One of the mysteries of the English language finally explained.
with object, in imperative See; consult (used as an instruction in a text to refer the reader to a specified passage, book, author, etc., for further information)‘vide the comments cited in Schlosser’
- ‘Indeed, she was no mean composer herself, vide her full-length opera The Smugglers of Penzance.’
- ‘Even the briefest of pauses can be killer - vide, when your wife or girlfriend asks, ‘Do I look fat in this dress?’’
- ‘The suprascapular artery was also found to be a very constant branch of the thyroid axis, there being only 4 exceptions, vide Group 4 variations.’
- ‘Up here on the 57th parallel, Nature is not without her surprises - - vide last blog, passim - - but she is, like certain other members of the household (well, all of us, really), inclined to be a slow starter.’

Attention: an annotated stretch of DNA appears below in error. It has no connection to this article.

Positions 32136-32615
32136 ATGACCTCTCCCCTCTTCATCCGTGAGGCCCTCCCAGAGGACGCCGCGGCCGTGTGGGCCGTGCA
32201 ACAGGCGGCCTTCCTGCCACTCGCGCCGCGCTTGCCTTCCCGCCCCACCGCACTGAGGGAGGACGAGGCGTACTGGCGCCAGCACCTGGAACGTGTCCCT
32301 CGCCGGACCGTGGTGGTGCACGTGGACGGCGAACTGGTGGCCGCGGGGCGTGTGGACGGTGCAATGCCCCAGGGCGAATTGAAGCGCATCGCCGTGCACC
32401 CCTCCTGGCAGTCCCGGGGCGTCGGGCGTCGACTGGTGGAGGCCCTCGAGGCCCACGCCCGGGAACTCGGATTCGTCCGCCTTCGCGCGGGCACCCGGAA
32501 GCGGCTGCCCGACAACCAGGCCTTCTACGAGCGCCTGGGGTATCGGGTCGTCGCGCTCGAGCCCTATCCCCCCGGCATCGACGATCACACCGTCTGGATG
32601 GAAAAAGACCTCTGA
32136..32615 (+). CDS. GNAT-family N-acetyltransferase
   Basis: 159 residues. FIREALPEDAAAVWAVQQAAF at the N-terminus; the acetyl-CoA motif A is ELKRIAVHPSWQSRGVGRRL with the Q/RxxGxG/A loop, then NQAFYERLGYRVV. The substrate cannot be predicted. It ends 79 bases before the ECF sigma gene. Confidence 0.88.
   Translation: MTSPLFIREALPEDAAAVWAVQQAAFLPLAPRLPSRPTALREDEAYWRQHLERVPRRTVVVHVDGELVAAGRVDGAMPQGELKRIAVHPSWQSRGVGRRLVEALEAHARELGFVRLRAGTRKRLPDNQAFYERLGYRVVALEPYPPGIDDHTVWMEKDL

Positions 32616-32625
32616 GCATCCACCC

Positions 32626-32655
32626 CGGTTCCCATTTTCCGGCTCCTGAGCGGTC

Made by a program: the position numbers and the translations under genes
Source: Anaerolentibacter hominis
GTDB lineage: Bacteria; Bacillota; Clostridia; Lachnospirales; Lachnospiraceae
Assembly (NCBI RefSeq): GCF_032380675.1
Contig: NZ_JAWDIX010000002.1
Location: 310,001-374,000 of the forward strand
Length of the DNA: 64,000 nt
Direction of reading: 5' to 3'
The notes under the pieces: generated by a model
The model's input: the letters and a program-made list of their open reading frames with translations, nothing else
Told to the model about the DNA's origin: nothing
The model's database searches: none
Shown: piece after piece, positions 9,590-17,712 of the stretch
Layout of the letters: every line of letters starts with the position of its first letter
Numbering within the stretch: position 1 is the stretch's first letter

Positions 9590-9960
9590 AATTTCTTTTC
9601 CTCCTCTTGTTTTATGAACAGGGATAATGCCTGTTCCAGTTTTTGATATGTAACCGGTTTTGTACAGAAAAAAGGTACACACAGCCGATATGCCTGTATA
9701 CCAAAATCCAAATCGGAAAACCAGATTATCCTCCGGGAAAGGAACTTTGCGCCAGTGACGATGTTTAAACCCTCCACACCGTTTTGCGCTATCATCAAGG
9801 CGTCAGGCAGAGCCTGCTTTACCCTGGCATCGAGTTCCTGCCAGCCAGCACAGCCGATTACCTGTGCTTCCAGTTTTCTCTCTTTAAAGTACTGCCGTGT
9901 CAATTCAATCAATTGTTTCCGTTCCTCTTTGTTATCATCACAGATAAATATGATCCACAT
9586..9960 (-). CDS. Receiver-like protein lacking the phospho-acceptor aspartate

- ‘But her fearful soul hasn't shut down: vide her visible delight in the pagan abandon with which her beautiful child solo-dances - to Alanis Morissette's ‘You Oughta Know’ - beside a corral full of startled emus.’
Latin, ‘see!’, imperative of videre.
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